After the plunge in price and associated wariness of silver investors, the thing to look for now is whether or not silver has in fact hit a bottom, or there are still some reverberations to come. It's possible there could be one more dive in the price of silver before it reverses direction. Either way money will be made, but if you get in too early the upside will probably be more in the 10 percent to 15 percent range, as prices could drop another 10 percent or so. It's a win/win, with gains from the 10 percent to 25 percent range very probable.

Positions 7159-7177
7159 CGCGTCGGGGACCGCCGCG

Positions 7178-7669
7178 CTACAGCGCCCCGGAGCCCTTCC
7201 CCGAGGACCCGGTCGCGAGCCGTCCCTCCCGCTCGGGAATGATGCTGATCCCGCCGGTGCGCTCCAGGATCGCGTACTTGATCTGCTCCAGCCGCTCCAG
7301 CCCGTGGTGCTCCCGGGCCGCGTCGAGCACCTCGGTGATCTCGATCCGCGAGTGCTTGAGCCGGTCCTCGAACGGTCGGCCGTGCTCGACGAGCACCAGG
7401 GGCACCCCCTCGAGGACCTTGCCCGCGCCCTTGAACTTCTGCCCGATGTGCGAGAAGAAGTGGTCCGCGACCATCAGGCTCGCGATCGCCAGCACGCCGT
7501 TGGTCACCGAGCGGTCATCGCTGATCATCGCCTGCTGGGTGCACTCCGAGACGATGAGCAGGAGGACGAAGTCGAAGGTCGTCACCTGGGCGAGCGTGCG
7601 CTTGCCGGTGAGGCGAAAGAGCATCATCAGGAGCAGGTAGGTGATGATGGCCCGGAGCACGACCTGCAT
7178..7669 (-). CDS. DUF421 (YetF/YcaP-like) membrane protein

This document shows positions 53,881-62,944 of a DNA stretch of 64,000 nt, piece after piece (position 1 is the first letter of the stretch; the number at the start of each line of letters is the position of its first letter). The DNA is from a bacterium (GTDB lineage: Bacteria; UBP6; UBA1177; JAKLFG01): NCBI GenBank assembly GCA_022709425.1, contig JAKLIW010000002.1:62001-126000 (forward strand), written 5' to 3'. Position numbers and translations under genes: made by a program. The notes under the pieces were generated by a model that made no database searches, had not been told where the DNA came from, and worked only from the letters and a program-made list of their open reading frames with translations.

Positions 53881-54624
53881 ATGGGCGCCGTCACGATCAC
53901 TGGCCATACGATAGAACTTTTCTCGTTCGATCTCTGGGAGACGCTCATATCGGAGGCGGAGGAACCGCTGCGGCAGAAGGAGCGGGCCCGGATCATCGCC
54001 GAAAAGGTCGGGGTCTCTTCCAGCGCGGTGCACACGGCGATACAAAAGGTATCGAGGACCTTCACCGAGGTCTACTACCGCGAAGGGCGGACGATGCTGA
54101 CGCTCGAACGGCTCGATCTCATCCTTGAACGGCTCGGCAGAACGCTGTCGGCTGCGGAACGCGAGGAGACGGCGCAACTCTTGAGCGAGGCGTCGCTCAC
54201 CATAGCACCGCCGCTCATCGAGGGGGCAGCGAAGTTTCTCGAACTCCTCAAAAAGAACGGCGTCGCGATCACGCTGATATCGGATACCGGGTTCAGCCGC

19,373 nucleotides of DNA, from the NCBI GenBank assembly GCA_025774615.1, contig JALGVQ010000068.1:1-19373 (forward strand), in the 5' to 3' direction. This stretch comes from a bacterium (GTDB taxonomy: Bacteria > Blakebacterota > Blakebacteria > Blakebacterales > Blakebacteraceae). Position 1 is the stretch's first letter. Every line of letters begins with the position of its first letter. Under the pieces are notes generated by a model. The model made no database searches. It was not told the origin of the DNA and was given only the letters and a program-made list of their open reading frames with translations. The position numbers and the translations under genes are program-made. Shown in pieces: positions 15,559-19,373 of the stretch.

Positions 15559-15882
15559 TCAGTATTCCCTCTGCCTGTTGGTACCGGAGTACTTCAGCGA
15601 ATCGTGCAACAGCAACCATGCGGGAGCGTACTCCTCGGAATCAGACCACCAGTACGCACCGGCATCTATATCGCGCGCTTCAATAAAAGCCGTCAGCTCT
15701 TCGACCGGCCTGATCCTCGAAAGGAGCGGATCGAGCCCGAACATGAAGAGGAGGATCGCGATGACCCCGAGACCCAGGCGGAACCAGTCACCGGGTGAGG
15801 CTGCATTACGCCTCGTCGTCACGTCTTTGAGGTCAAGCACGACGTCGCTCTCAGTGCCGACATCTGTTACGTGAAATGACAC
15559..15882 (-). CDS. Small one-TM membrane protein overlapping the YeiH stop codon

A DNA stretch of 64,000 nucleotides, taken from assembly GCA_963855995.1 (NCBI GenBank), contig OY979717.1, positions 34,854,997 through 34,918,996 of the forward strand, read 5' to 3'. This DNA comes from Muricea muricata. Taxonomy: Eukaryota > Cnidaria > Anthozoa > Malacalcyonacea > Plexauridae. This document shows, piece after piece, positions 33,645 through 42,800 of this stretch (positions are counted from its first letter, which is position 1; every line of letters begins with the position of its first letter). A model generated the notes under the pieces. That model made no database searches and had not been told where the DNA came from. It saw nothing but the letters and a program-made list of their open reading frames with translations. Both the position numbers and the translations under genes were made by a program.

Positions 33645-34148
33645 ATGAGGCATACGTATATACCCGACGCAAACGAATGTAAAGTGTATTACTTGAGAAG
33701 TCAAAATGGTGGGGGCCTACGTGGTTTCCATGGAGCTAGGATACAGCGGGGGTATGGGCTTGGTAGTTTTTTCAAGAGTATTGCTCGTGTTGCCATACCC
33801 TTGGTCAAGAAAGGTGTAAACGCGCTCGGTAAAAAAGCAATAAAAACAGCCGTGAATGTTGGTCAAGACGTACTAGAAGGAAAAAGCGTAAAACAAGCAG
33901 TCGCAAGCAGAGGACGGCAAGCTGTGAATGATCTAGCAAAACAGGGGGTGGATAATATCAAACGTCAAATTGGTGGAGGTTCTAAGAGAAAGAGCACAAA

In the near-term silver should move upward nicely, so we need to be diligent and ready for it. Is this guaranteed? Of course not. But based upon historical evidence, the probabilities are very high.
Where to Invest
When investing in silver, I prefer ETFs, ETNs, or streaming companies like Silver Wheaton (SLW). They're easy to understand in an already complex silver market. The ETFs or ETNs are focused on a very specific part of the silver market, and have low costs.
I've invested in ProShares UltraShort Silver (ZSL) with good results when I've believed the price of silver will drop. Below is a one-year chart showing how quickly the unit price can move up when silver drops. I've used ZSL with Silver Wheaton at times to take advantage of the volatile price movements of silver, making money when the price goes up or down.
One-year ZSL Performance
iShares Silver Trust (SLV)